AboutPrincipally trained in both early Christianity and early Judaism, I approach religion in antiquity from an interdisciplinary perspective that challenges category assumptions about early Christian and Jewish literature. In my research and teaching, my goal is to showcase the intricacies of shared cosmological expectations among the communities of the ancient Mediterranean. I write about the intersection of cultural expectations in narratives from the Greco-Roman period, across religious boundaries, especially narrative-level rituals.
My first book, My Flesh is Meat Indeed (Fortress; 2015) evaluates how John 6:51c–58 contributes to the gospel’s presentation of Jesus as divine in light of Hellenistic attitudes about sacrifice, divinity, and the consumption of human flesh.
My next book-length project, Hierophagy: Transformational Eating in Ancient Literature, explores how performative consumption effects transformation in ancient Mediterranean narratives.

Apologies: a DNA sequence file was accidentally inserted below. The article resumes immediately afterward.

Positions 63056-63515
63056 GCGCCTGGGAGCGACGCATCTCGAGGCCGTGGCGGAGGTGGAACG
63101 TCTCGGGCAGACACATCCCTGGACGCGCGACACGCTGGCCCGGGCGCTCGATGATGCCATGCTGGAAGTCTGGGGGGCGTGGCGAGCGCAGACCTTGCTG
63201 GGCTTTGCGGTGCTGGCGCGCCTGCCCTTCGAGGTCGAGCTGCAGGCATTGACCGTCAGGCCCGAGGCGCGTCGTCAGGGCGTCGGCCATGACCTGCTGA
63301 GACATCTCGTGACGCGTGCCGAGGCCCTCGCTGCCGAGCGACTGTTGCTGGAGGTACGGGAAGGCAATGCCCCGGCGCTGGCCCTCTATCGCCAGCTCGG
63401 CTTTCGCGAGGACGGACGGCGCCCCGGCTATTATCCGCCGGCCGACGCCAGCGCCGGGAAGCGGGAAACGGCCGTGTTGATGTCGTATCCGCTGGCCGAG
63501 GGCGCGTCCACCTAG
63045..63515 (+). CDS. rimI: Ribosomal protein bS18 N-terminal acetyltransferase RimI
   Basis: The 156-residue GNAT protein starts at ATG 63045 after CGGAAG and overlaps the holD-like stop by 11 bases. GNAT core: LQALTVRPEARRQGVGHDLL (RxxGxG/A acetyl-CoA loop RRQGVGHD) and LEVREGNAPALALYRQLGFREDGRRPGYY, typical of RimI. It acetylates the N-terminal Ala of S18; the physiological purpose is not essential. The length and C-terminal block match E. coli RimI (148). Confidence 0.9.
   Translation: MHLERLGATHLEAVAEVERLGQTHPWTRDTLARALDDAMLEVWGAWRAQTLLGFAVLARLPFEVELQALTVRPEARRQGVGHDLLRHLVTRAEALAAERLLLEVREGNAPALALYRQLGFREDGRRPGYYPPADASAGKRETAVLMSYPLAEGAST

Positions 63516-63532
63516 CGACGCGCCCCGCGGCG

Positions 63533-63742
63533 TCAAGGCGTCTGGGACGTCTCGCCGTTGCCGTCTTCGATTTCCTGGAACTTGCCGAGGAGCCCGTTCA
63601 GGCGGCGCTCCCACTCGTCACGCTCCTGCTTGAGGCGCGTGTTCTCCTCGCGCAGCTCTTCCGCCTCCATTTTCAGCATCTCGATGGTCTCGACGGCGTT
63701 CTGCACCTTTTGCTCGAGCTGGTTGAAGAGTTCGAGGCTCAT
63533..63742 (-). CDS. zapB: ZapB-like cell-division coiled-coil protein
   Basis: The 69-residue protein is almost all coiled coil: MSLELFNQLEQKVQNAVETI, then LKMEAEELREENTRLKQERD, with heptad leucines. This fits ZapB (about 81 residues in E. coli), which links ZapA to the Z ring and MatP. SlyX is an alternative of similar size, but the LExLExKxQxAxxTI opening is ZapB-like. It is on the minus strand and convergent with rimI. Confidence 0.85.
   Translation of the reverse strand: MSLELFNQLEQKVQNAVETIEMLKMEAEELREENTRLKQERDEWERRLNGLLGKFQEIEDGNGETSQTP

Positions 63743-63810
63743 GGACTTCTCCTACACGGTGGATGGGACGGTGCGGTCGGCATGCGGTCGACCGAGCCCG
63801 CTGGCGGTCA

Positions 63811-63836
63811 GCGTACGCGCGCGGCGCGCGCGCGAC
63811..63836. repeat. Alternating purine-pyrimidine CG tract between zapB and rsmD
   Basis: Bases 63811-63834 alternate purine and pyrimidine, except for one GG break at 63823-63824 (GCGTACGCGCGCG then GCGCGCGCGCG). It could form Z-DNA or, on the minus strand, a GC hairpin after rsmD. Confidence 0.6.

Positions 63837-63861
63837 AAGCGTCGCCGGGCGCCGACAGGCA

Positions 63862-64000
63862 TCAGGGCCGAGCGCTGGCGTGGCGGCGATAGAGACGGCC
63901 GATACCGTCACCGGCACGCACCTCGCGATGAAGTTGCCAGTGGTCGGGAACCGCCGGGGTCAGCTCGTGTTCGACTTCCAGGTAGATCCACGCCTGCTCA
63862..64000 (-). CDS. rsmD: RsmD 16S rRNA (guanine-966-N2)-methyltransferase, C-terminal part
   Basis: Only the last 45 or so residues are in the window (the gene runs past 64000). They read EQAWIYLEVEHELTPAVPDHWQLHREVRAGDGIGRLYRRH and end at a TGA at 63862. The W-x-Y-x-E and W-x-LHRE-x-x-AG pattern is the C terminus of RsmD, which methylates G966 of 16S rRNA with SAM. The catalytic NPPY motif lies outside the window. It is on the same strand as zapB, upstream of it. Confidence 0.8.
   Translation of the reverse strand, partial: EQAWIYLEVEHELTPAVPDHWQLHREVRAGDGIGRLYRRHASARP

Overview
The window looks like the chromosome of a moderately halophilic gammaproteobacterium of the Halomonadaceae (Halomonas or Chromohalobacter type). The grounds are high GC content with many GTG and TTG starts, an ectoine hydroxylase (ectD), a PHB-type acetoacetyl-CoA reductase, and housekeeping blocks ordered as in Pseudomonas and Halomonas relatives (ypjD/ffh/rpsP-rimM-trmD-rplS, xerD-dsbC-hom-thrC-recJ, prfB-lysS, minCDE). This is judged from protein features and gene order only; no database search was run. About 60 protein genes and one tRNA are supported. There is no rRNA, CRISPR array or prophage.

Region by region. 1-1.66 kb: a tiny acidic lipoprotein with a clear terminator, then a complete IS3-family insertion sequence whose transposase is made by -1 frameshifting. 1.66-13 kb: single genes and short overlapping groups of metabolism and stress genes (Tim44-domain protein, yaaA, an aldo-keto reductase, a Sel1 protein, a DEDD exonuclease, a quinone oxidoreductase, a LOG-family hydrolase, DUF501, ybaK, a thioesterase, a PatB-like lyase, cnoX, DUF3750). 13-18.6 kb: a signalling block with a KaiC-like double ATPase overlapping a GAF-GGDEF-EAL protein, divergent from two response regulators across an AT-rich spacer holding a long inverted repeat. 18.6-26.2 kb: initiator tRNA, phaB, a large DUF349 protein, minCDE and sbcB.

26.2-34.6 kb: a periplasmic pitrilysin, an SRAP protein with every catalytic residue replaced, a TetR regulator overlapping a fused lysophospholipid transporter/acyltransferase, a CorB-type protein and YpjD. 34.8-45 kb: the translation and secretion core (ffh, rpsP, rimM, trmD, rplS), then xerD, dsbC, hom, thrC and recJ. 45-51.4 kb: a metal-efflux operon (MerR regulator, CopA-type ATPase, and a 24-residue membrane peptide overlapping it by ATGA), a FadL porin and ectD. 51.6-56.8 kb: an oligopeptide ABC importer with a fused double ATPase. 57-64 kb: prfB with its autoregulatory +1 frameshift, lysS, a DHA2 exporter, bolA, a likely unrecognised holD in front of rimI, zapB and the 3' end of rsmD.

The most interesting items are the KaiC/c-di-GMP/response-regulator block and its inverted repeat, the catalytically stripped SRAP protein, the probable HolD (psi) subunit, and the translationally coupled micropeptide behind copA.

- 2013 PhD New Testament and Early Judaism; minor, Ancient Mediterranean Religions, McGill University, Faculty of Religious Studies
- 2006 MA New Testament, McGill University, Faculty of Religious Studies
- 2004 BA with distinction Anthropology and Religious Studies, McGill University, Faculty of Arts
Work Shared in CORE
2015 My Flesh is Meat Indeed: A Non-Sacramental Reading of John 6: 51–58. Minneapolis: Fortress Press. (Review: https://www.bookreviews.org/pdf/10685_11869.pdf
) Journal Articles
2016 “Teaching with Technology: Using Digital Humanities to Engage Student Learning” Journal for Teaching Theology and Religion 19.3: 309–319.
2015 “My Heart Poured Forth Understanding: 4 Ezra’s Fiery Cup as Hierophagic Consumption,” Studies in Religion/Sciences Religieuses, 44.3: 320–333.
2006 “My OTP: Harry Potter Fanfiction and the Old Testament Pseudepigrapha,” Scriptura, 8.1: 53–66.